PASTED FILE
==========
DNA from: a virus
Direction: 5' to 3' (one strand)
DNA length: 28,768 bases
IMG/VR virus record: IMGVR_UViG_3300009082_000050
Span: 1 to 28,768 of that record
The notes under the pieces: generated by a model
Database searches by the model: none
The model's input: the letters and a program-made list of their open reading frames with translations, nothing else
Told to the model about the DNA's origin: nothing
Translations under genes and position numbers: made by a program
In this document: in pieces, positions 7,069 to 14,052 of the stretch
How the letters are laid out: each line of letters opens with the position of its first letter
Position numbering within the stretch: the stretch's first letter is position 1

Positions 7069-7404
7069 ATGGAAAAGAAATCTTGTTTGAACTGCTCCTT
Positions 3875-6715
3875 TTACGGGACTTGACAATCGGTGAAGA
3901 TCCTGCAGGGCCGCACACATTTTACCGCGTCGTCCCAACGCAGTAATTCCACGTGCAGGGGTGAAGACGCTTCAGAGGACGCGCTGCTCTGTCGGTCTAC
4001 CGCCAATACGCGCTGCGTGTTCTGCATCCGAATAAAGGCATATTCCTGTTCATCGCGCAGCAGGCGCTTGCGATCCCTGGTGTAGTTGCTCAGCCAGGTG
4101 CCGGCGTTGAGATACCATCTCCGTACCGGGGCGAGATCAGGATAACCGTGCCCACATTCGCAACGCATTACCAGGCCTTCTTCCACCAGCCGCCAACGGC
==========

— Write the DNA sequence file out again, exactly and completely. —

DNA from: a virus
Direction: 5' to 3' (one strand)
DNA length: 28,768 bases
IMG/VR virus record: IMGVR_UViG_3300009082_000050
Span: 1 to 28,768 of that record
The notes under the pieces: generated by a model
Database searches by the model: none
The model's input: the letters and a program-made list of their open reading frames with translations, nothing else
Told to the model about the DNA's origin: nothing
Translations under genes and position numbers: made by a program
In this document: in pieces, positions 7,069 to 14,052 of the stretch
How the letters are laid out: each line of letters opens with the position of its first letter
Position numbering within the stretch: the stretch's first letter is position 1

Positions 7069-7404
7069 ATGGAAAAGAAATCTTGTTTGAACTGCTCCTT
Positions 3875-6715
3875 TTACGGGACTTGACAATCGGTGAAGA
3901 TCCTGCAGGGCCGCACACATTTTACCGCGTCGTCCCAACGCAGTAATTCCACGTGCAGGGGTGAAGACGCTTCAGAGGACGCGCTGCTCTGTCGGTCTAC
4001 CGCCAATACGCGCTGCGTGTTCTGCATCCGAATAAAGGCATATTCCTGTTCATCGCGCAGCAGGCGCTTGCGATCCCTGGTGTAGTTGCTCAGCCAGGTG
4101 CCGGCGTTGAGATACCATCTCCGTACCGGGGCGAGATCAGGATAACCGTGCCCACATTCGCAACGCATTACCAGGCCTTCTTCCACCAGCCGCCAACGGC